The Decline and Fall of Bobby Labonte
Most racing champions don't go out in a blaze of glory. They're far more likely to go out in a haze of 35th place finishes in underfunded equipment. Valued primarily for their past champions provisional, they find work with teams looking to become the next NASCAR powerhouse. Few make it beyond start and park status; a sad end for proud men who once stood at the pinnacle of their sport. Thanks to a bicycle accident, Bobby Labonte will be out of the #47 car this weekend at Atlanta. With A.J. Allmendinger signed to replace him next year, Labonte may well be rapidly approaching a career that once held so much promise. While he started down this path a few years ago. It doesn't make watching his decline and fall any easier to take.
Unlike many of today's younger drivers, Labonte's climb to the Sprint Cup was neither fast nor smooth. He spent over a decade racing anything he could get behind the wheel of; from late models to Nationwide (then Busch) series cars, Labonte took his car to the track to compete. Having brother Terry running in the Sprint Cup may have helped but Bobby made his own way in stock car racing. He won a Nationwide title in 1991 and barely missed on repeating the following year (finishing second, just three points out of first). Bill Davis gave Labonte a shot in a full time Sprint Cup ride and Bobby responded with one top five and eight top ten finishes in two years.
Towards the end of 1994, former NFL coach Joe Gibbs needed a driver for his new NASCAR team and he tabbed Labonte. With his initial driver Dale Jarrett leaving for a decade-plus partnership with Yates Racing, Gibbs wanted a driver who could compete right now but was also young enough to be the face of the team for years to come. Labonte fit the bill and both he and the team took off; he won three races, scored 14 top ten finishes and landed tenth in the points that first year. Were it not for six DNFs due to crashes and engine failures, he may well have cracked the top five.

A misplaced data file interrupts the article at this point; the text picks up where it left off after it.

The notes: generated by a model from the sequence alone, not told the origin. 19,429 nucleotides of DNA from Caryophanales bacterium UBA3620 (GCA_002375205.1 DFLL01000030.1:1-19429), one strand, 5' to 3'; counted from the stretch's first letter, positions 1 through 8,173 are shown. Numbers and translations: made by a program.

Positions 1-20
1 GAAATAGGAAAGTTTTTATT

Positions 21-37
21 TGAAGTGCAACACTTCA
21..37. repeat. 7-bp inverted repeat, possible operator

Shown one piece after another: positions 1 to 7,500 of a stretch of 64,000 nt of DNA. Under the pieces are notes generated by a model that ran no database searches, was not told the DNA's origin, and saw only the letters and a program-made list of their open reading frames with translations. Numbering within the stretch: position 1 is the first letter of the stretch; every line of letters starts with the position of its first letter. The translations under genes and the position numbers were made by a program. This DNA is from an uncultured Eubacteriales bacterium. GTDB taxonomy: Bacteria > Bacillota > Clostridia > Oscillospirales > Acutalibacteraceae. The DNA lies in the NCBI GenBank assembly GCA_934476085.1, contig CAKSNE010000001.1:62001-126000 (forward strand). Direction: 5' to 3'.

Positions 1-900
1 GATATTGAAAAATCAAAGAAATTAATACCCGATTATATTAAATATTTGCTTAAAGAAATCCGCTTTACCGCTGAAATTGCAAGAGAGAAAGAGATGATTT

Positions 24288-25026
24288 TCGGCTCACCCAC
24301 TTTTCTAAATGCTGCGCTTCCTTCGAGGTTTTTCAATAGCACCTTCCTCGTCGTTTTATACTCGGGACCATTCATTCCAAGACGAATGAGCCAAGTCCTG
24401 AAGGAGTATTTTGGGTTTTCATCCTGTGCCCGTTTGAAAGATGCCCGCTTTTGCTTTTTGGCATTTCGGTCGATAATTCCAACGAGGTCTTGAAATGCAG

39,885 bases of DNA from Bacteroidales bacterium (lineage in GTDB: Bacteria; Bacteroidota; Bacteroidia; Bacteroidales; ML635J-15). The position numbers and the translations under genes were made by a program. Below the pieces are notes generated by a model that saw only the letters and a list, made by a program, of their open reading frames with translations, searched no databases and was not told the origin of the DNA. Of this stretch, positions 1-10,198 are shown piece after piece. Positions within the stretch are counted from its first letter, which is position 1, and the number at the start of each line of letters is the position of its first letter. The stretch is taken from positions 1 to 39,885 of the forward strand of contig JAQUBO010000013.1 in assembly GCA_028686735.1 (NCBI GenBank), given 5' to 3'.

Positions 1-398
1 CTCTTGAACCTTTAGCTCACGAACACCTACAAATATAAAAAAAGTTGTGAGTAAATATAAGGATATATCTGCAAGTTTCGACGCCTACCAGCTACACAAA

An old racing adage is that to win the race, first you have to finish the race. While Labonte wasn't known for being particularly aggressive on the track, he struggled to finish races early in his Sprint Cup career. His first four years saw him fail to finish 24 of 123 races. Many of the equipment failures were due to the growing pains associated with any new driver. But the sheer number of failures (and crashes) hinted that maybe Labonte was trying to get more from his equipment than it was capable of giving.
Whether it was better equipment or simple experience, Labonte's ability to finish improved. Between 1997 and 2000, Bobby cut his DNF rate from six per season to two. The change allowed Labonte to win races (12 during those four years) and steadily improve his position in the series standings. That improvement culminated in a dominant 2000 season that saw him win four races, score 24 top ten results while finishing all 34 races that season en route to a Sprint Cup title. He finished 265 points ahead of the next car and could have skipped the season finale at Atlanta entirely and still won the championship by nearly 100 points. Given the steady improvement over the prior four years there was little reason to think Labonte would not go on to be in the championship chase for years to come.
2000 Season in review (Labonte wins championship)
Yet the same thing that derailed his early Sprint Cup years reared its ugly head again the following year. He failed to finish six races and his average race finish fell from seventh to 14th. The drop in average finish also came in part due to less speed overall. His average start dropped six positions from the championship year (accounting for all but one position of his average finish change). 2002 saw Labonte enter competitive free fall as the team lost a full ten spots in the series standings all the way to 16th place. What's worse is that the drop wasn't a result of the equipment; teammate Tony Stewart won his first Sprint Cup title that same year. The DNF issue remained as the his #18 car failed to finish an average of five races per year between 2001 and 2003. That 2003 season featured not only his last Sprint Cup series win but also his last season with double-digit top five finishes.
The decline of Labonte at Gibbs accelerated over the next two years. For the first time since joining the team, 2004 saw him lead fewer than 50 laps during the season. He managed to cut back on the DNFs and finished all but two races but the team struggled to find speed. With no victories (also a first for Labonte while running the #18) and only 11 top ten finishes, Gibbs attempted to shake things up the following year by removing long time crew chief Michael “Fatback” McSwain and replacing him with a promising Gibbs Nationwide chief in Steve Addington.